About

My research interests are guided by a broad question of what inspires contemporary composers, in particular, the influence of spiritual or philosophical beliefs on their music and its reception. My current research focus is music during the last two decades of the USSR.

Education

Stony Brook University
2013 – present    PhD in Music History and Theory (expected in spring 2019)
Dissertation: “A Forbidden Fruit? Religion, Spirituality and Music
in the USSR before its Fall (1968-1989)”
2010 – 2013       MA in Music History and Theory
MA thesis: “Vertical Time in Sofia Gubaidulina’s Hommage a TS Eliot”

National University Kyiv-Mohyla Academy/Kyiv School of Economics
2004 – 2006     MA in Economics

Publications

“’Open’ Work One Step further: from John Cage to John Zorn,” Perspectives of New Music, vol. 55, no.2 (Summer 2017)

Projects

            “A Forbidden Fruit? Religion, Spirituality and Music in the USSR before its Fall (1968-1989)” (dissertation in progress)
My dissertation addresses the 1960s spiritual upsurge in the USSR that flared up despite of state atheist policies, and investigates the impact of cultural environment and state censorship on religious themes and spirituality in concert music during 1968-1989. Discussing the reasons for the interest in spiritual and religious topics among major composers in three European countries of the former USSR, and the official and audience responses to the spiritual content of their musical works, I argue that manifestation of spiritual beliefs in music was triggered by non-conformism and desire to get away from the communist ideology.
The four main chapters are each dedicated to one of the major cultural centers in the USSR – Moscow, Leningrad, Kyiv and Tallinn – and, after discussing historical context and general issues with censorship in a specific city, focus on selected works by one composer who worked there during the period of my study (Sofia Gubaidulina, Galina Ustvolskaya, Valentin Silvestrov and Arvo Pärt).



Extended Techniques, a podcast and blog about contemporary music with an emphasis on timbral innovations (founder and host, ongoing).

Music and Nature: Between Scientific Reason and Divine Power, Stony Brook Graduate Music Symposium (chair and head organizer, February 2014)

Upcoming Talks and Conferences

“Off Radio – On Screen: The Impact of the Prague Spring on Music in the USSR,” forthcoming as a part of a panel series “Prague Spring on Screen” at the 50th Annual ASEEES Convention, December 6 – 9, 2018.

“Algorithmic Method and Delicate Patterns in Leonid Hrabovsky’s Concerto Misterioso,” forthcoming at SMT Global New Music Interest Group meeting, at the 2018 Annual AMS/SMT conference, to be held in San Antonio, Texas,1-4 November 2018.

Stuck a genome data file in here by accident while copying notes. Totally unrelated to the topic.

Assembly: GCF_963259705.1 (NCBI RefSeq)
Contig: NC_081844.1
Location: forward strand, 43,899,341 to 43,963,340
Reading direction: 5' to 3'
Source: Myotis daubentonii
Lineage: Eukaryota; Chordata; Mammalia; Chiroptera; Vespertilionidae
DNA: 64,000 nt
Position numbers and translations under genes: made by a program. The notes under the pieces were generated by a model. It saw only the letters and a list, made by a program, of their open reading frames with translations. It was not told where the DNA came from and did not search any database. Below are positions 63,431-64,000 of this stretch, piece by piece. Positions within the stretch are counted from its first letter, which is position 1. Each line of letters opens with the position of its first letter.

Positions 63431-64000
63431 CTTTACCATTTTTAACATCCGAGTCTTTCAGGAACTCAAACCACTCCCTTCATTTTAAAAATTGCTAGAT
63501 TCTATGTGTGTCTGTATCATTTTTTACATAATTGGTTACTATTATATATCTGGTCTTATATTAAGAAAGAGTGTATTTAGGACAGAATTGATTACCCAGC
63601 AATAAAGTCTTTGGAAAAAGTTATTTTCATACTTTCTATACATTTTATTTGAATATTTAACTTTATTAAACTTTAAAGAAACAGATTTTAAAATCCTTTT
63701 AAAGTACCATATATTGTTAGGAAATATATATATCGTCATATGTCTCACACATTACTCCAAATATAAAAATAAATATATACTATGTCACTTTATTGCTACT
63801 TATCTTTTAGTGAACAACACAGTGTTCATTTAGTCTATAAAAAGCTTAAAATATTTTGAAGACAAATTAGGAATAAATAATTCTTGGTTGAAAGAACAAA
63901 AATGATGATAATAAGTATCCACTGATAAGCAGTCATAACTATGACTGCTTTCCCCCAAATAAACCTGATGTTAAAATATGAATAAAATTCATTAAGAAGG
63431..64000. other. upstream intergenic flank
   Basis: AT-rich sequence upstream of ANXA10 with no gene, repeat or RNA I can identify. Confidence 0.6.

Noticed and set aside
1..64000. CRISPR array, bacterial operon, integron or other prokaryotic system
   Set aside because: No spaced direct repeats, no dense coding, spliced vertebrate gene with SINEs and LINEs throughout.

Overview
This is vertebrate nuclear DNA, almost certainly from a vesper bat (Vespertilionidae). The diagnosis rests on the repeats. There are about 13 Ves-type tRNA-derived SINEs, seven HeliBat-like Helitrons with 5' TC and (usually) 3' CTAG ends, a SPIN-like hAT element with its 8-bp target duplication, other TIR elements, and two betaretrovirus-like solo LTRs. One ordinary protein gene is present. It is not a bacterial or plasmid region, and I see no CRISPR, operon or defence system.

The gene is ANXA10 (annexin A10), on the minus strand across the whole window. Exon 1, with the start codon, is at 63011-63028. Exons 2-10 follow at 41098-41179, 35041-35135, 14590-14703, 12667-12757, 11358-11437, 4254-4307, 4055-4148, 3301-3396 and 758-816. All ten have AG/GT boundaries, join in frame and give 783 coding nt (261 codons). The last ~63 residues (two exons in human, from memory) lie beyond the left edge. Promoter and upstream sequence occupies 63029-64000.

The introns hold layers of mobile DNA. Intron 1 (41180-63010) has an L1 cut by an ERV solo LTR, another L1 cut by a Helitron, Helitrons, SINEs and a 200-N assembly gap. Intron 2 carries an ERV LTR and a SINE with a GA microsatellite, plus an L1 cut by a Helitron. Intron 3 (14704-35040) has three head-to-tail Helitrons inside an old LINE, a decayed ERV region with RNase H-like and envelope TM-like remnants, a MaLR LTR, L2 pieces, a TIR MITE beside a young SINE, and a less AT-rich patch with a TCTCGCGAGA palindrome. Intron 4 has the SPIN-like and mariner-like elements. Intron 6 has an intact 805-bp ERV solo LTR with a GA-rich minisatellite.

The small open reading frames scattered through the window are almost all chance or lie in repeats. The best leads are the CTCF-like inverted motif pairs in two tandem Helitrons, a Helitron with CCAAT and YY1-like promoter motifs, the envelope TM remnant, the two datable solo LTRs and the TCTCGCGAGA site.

“Sofia Gubaidulina’s Early Spiritual Works in the Context of 1960s-70s Religious Revival in the USSR,” forthcoming at the 2018 Annual AMS/SMT conference, to be held in San Antonio, Texas, 1-4 November 2018.

“Mythologizing Religious Music in Soviet Ukraine during Brezhnev Era,” presented at the 39th Annual Meeting of the North East Slavic, East European and Eurasian Conference, April 4, 2018.

“From Revolution to Quietness: Valentin Silvestrov’s music after 1968,” presented at Russian and East European Music Study Group Annual Conference 2017: Music and Revolution, Goldsmiths, University of London, December 15, 2017.

“Theory and Practice of Vertical Time in Music,” presented at the 20th Congress of International Musicological Society in Tokyo, March 21, 2017.

“Zen Buddhism and the Music of Valentin Silvestrov, Ukrainian Avant-Garde Composer in the USSR,” presented at The Greater New York Chapter of the American Musicological Society fall 2016 Meeting, Mannes College of Music, October 2016.

“Podcasting in Teaching Music History,” presented at the conference “Teaching Music History” organized by the Pedagogy Study Group of the American Musicological Society, Metropolitan State University of Denver, June 2016.

“Phil Minton’s Feral Choir: Radical Music of the 21st Century,” presented at the conference “Music and Radicalism, Radicalism in Music,” The Graduate Center, City University of New York, April 2016.

“Life as Music or Music as Life: “Open Works” in New York – from John Cage to John Zorn,” presented at the conference “Composition in the 21st Century,” Trinity College Dublin, March 2014.

Memberships

Association for Slavic, East European, and Eurasian Studies (ASEEES)
American Musicological Society (AMS)

Oksana Nesterenko

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@onesterenko

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